THE BETTING IN Moscow now makes Acting President Vladimir Putin a shoo-in to win a five-year term as president in the special election March 26 -- a coronation, it's being called. President Clinton and his administration profess themselves delighted; it's all going according to the constitution, they say, so this is a great victory for Russian democracy. From the critics comes an opposing point of view: Because Mr. Putin is sure to win, this is no democracy at all -- it's a sham. Neither camp has it quite right.

Mr. Putin was a little-known bureaucrat until President Boris Yeltsin elevated him to the prime ministership last summer. He quickly made the most of his chance, soaring to become Russia's most popular politician -- in fact, its first genuinely popular politician in a long time. Russians' approval of him stems in large measure from his prosecution of a war against separatists in Chechnya. The Chechens are widely disliked within Russia; they are blamed for terrorist attacks against Russian civilians; and the Russian campaign has been portrayed in the media as competent and successful. This has cheered an electorate accustomed to weakness and bumbling in the Kremlin. Mr. Putin projects an air of calm command. He has made sure to pay overdue wages and pensions. And he has benefited from a small upturn in Russia's economy, the first in years.

Now, thanks to Mr. Yeltsin's surprise resignation on New Year's Eve, Mr. Putin is the acting president, well-positioned for the coming election. There's no question that much of his strength stems from undemocratic features of the Russian political landscape. The Kremlin and its allies control two of three national television networks, and use them brazenly to tear down political opponents and puff up allies. Mr. Yeltsin's resignation a half-year before the expiration of his term, while constitutional, was a kind of cheap trick; it pushed the election back from June to March, aiding Mr. Putin (Mr. Yeltsin's favored candidate) while his popularity remains high and giving opponents little time to mount a campaign. It was a short-circuiting of the democratic norms that Russia is just now seeking to institutionalize.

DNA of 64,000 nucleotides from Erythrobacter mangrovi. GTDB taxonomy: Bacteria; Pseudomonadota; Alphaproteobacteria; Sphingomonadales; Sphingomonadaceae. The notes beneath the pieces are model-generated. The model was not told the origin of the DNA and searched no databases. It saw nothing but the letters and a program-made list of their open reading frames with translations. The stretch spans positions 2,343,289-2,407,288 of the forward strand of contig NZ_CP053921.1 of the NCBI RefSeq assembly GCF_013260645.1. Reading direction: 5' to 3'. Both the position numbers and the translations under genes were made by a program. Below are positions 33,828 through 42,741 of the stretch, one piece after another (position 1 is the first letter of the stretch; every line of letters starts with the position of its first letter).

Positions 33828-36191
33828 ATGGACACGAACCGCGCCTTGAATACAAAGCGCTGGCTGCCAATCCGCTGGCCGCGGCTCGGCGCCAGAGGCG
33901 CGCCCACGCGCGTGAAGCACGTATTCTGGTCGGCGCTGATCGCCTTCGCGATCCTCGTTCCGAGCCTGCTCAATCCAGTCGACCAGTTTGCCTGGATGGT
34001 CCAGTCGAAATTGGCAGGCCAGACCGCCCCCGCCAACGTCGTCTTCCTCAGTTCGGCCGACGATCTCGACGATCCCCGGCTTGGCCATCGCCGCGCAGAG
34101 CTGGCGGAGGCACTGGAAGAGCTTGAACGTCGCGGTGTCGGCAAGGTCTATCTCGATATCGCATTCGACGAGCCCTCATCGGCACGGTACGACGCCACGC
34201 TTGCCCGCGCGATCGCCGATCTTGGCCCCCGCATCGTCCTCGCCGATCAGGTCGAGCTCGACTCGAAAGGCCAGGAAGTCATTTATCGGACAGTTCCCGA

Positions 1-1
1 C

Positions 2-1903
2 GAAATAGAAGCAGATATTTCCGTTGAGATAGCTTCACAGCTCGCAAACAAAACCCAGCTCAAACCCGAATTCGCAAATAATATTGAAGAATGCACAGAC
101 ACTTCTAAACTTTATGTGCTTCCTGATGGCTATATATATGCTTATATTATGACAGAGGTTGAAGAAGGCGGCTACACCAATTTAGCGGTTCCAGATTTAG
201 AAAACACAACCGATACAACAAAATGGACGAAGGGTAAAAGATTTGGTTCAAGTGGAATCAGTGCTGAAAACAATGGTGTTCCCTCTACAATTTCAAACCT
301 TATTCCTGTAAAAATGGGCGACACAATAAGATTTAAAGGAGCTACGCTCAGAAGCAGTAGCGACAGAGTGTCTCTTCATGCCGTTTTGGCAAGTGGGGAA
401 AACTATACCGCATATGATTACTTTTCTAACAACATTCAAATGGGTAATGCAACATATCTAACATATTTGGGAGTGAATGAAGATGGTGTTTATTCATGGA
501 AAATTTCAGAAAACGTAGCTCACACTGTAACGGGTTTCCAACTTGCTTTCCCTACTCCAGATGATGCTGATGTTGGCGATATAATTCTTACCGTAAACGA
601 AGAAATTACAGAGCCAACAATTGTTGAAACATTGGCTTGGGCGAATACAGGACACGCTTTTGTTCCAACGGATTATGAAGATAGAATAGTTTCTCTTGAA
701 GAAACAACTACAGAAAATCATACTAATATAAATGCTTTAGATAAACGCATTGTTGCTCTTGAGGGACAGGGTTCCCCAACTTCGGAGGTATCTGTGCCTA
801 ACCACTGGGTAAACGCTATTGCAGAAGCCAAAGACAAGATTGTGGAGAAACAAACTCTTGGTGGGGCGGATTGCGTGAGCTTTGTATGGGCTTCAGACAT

But it's also true that opponents will be free to run and campaign. Much can change in 10 weeks; the coronation may not be as automatic as now assumed. And if it is, the main reason will be that more Russian voters favor Mr. Putin than, say, liberal economist Grigory Yavlinsky or Communist Gennady Zyuganov, both of whom are likely to run.

Many Americans may not like the result. They may worry, and with good cause, about Mr. Putin's appeal to nationalism and his willingness to build popularity atop the war crimes of his troops in Chechnya. They may be nauseated, again with good cause, by Mr. Clinton's everlasting justifications of Mr. Putin's war, as in his recent description of Russia's efforts to "liberate" Grozny, Chechnya's capital. But it's important to separate judgment about outcomes from condemnation of process. Mr. Putin is heavily favored now largely because he's most popular; that doesn't necessarily make him the best choice, but it doesn't make him a czar, either.